Jesus Studied Hosea's Prophecies
I am here, Jesus:
In my last sermon I showed how Hosea, the great prophet of Israel, saw punishment approaching as a result of the iniquities and moral degradation to which the Northern Kingdom had descended. But I have also said that Hosea was not right in thinking that it was the Father who was bringing the punishment for sin, for the Father does not punish.
However, the evils which the Israelites of this time practiced, with their increasing loss of moral fiber and deterioration into immorality and pagan worship, inevitably created material conditions which worked against them. The people lost their high faith in God and what he represented for them; righteousness and justice. They lost, in a word, their lofty idealism which had given them the steel and the sinews to take Caanan as the land which He had promised them. They lost their faith that He would protect them -- and thus lost their link with Him. Only by a return to Him could the link be reestablished.
The Father's spiritual forces were unable to help and protect Israel because the spiritual contact had been broken by the people's withdrawal into materialism and evil practices. The two Hebrew Kingdoms -- and specifically, Israel, at the time -- was thus left uncovered to the storms of materialism and the dominant materialistic forces then in operation. For just as I said when I preached in Palestine, "Render unto Caesar that which is Caesar's," man is subject to the powers that be in the Kingdom to which he belongs, and if man is subject to the Kingdom of the earth plane, there he has only the forces of that plane to cling to and must abide by what those forces do.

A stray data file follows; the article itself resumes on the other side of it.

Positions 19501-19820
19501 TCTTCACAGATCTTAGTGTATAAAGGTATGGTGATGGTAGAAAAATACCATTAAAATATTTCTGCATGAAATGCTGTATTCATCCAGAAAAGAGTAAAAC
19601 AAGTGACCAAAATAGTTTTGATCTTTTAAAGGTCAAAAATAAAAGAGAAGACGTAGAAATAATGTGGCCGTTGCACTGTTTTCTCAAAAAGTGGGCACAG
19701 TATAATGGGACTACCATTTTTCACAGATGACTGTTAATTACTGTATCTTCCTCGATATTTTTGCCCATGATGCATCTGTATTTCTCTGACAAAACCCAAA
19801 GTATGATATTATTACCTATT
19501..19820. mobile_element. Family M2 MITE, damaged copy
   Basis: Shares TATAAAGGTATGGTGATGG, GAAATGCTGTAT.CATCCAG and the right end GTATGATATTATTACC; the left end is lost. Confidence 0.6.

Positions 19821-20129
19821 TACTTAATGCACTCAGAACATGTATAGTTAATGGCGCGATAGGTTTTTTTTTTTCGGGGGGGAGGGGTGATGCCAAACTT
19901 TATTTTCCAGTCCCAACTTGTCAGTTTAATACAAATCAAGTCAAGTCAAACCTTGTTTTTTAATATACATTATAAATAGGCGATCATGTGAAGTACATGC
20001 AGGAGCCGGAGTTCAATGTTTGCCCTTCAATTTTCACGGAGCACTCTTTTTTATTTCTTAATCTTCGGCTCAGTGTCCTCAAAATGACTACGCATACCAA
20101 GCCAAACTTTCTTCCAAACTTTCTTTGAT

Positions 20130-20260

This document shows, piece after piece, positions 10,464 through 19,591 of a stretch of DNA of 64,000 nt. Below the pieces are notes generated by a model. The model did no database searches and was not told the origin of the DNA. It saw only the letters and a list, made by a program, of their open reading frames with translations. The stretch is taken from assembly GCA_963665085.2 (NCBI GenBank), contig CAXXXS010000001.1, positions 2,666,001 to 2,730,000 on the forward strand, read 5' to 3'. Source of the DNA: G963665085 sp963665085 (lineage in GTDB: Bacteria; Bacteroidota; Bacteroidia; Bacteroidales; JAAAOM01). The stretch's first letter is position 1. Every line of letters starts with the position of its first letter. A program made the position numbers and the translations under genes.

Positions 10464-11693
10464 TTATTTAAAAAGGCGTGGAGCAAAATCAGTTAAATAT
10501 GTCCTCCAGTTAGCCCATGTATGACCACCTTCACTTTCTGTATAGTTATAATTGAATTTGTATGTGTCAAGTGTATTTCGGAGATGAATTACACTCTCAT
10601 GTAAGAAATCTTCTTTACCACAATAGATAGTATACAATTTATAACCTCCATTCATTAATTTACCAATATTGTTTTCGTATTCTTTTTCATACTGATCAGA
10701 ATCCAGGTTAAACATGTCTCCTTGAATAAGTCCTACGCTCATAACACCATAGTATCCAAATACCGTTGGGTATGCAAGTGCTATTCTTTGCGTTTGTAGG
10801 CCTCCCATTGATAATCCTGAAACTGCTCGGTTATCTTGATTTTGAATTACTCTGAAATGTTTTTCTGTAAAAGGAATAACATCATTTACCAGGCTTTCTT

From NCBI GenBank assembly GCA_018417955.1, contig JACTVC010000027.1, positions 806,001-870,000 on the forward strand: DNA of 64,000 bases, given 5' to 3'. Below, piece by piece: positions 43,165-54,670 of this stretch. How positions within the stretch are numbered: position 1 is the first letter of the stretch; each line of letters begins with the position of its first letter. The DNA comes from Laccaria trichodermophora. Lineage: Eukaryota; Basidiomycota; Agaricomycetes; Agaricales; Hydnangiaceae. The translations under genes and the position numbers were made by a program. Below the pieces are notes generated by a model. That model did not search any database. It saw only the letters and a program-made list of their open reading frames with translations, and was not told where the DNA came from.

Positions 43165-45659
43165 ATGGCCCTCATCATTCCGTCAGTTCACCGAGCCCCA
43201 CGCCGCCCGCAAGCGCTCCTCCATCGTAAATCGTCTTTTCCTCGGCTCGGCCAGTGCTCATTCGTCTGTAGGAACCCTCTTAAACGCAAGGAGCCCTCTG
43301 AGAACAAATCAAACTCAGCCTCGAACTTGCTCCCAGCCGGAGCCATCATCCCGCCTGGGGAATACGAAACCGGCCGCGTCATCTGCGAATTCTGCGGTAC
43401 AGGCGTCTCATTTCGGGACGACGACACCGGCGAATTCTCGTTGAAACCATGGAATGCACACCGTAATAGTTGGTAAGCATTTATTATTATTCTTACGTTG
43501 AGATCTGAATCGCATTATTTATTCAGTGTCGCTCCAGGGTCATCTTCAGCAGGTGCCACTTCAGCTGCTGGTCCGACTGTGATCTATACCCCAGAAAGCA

Now in the earth plane conditions of those times, Israel, a drop of water as against a mighty sea, was tossed about by the larger and more powerful of the Fertile Crescent Nations, had nothing to adhere to for protection She sought the alliances in other countries but if I may use word "Soul" with a collective connotation, what reliance could she have on nations in a similar or worse condition of soul? Only if the soul returns to the Father and seeks Him can it receive His protection. Only as Israel turned from her evil ways and returned to God by obeying His statutes of justice and righteousness, could Israel rise above the earth plane, reestablish the spiritual link with Him and obtain His protection.
Now Hosea had great spiritual insight and it was given unto him to realize that the only way for Israel to survive was to come back to the Lord. In his book of Hosea, he wrote in a way that the people would understand, and he attributed conditions, good and evil, to the workings of God. But instead of saying, "Work evil and evil will work within you," he could only say, "Work evil and God will punish you." But he had the insight to realize that once the people suffered a disaster, they would understand that this disaster was caused by their own sins and, rejecting their sins and iniquities, would turn to God and seek His help:
O Israel, thou hast destroyed thyself; but in Me is thine help. I will be
thy King: where is any other that may save thee? (Chapter 13, verses 9-10).
If there was no way for the people to have faith in God and obey His statutes of righteousness (in their way of living), then their own evils would create the evil forces that would overtake them. Or, as Hosea thought, God would use other nations as His instrument of punishment.